Risk-based Quality Management：A Transformative Approach for Clinical Trial Monitoring
A Deep Look at Tigermed RBQM Platform
With the release of new policies, remote intelligent clinical trials and risk-based monitoring are turning out to be hot topics of the moment. What exactly is this quality management system, widely referred to as “RBQM”? What are the advantages of centralized monitoring compared to traditional on-site monitoring methods? And how can Tigermed RBQM platform benefit sponsors and CROs?
- Centralized monitoring not only complements to on-site monitoring, but also helps reduce the frequency of on-site monitoring and assists in the identification of potentially problematic data, thus a strategy of on-site and off-site monitoring can reduce overall operation cost also bring more data quality and efficiency.
- RBQM professional strategy and system application can improve overall performance of clinical trial and reduce or limit potential risks.
An Innovative Shift in Clinical Trial Monitoring Models
Previously, it was common to increase the source data verification (SDV) ratio to improve the quality of clinical data. However, many overseas studies have shown that a high SDV ratio does not necessarily mean good data quality.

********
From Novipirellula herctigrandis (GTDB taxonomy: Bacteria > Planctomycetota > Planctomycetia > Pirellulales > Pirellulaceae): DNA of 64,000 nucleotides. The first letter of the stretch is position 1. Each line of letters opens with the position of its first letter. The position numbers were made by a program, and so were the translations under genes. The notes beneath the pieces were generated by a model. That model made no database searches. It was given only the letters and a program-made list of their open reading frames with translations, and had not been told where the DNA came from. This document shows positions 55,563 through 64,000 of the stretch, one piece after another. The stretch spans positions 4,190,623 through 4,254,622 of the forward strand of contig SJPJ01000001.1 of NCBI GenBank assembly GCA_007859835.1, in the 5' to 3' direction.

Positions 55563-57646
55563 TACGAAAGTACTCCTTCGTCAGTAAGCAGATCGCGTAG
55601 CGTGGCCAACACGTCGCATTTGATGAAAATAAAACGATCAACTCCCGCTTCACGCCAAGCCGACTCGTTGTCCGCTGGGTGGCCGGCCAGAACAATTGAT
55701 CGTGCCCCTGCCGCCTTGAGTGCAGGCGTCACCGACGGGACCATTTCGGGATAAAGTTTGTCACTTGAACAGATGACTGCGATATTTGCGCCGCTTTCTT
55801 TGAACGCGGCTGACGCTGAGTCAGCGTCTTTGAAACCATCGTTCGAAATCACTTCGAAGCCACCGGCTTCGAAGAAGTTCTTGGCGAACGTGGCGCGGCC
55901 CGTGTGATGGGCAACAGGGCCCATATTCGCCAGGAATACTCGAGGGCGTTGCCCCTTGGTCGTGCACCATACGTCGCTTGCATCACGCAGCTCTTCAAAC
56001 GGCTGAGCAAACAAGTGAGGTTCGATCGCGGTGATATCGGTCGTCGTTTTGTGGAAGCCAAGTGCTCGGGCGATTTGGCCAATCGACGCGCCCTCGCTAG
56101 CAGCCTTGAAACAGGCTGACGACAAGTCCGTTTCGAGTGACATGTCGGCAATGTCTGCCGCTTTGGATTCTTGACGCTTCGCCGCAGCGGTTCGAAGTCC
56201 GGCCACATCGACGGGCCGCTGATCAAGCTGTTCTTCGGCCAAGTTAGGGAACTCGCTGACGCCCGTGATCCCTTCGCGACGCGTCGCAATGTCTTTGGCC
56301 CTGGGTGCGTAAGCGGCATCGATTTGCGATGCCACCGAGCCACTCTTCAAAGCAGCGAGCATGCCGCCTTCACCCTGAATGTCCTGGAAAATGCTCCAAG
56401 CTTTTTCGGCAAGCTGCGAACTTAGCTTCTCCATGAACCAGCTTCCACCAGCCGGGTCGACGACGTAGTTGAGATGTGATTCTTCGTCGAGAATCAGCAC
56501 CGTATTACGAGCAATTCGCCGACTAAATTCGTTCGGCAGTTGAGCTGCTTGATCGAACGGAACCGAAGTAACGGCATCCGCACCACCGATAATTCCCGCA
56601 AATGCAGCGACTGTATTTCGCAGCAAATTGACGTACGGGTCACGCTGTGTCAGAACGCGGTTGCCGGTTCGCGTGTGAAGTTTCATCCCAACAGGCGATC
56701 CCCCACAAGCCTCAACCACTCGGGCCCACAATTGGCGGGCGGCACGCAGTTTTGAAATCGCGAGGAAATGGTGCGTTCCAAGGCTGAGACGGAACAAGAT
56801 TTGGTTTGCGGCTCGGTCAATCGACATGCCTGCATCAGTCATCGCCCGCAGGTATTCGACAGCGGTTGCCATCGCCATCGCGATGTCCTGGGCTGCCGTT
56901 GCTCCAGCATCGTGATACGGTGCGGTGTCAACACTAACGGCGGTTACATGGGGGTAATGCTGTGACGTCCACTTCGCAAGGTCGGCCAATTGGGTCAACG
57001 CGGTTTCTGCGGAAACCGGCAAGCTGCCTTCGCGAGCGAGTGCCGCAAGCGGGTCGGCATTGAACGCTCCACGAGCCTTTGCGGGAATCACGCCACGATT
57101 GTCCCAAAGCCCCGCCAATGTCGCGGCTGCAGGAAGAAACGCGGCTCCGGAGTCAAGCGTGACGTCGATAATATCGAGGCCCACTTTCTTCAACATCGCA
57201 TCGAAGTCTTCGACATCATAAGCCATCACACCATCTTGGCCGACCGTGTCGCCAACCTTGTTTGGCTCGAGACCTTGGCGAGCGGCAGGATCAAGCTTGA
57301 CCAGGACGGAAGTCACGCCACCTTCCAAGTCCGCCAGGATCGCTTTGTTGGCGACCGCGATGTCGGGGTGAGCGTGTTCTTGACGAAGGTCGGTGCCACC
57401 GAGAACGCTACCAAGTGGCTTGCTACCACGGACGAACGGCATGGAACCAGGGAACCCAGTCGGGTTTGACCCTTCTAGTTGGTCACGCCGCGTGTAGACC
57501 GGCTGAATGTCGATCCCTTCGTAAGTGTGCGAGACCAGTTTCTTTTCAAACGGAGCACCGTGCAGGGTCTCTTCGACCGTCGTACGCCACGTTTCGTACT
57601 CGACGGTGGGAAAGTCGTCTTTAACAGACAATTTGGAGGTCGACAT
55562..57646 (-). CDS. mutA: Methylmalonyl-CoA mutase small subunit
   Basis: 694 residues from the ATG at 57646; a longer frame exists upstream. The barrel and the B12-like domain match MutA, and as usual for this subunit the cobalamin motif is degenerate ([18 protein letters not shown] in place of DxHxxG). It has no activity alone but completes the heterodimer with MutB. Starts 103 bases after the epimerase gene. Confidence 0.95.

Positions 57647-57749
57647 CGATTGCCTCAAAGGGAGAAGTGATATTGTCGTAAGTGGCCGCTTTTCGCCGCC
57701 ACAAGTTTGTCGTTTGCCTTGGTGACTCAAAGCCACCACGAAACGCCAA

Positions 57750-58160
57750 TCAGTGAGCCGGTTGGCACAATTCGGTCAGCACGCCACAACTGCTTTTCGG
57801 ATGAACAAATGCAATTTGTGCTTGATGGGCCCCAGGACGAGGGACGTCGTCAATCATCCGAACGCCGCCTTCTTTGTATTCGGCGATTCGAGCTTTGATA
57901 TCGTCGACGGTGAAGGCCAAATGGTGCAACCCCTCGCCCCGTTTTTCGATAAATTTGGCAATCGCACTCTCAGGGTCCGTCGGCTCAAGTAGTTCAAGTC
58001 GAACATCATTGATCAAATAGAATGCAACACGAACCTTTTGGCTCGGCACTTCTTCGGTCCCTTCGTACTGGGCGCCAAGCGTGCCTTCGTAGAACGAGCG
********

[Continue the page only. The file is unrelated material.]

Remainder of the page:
Since ICH E6R2 (Chapter 5.0) published the need for Risk-Based Monitoring (RBM) in 2016, the FDA has been improving the RBM strategy. Since 2020, China has also started to fully implement the ICH principles and issued a new version of the GCP (Article 31), both of which clearly propose a systematic, risk-based approach to monitoring clinical trials. Centralized monitoring approach uses different monitoring strategies for different projects, which can improve both operational efficiency and data quality.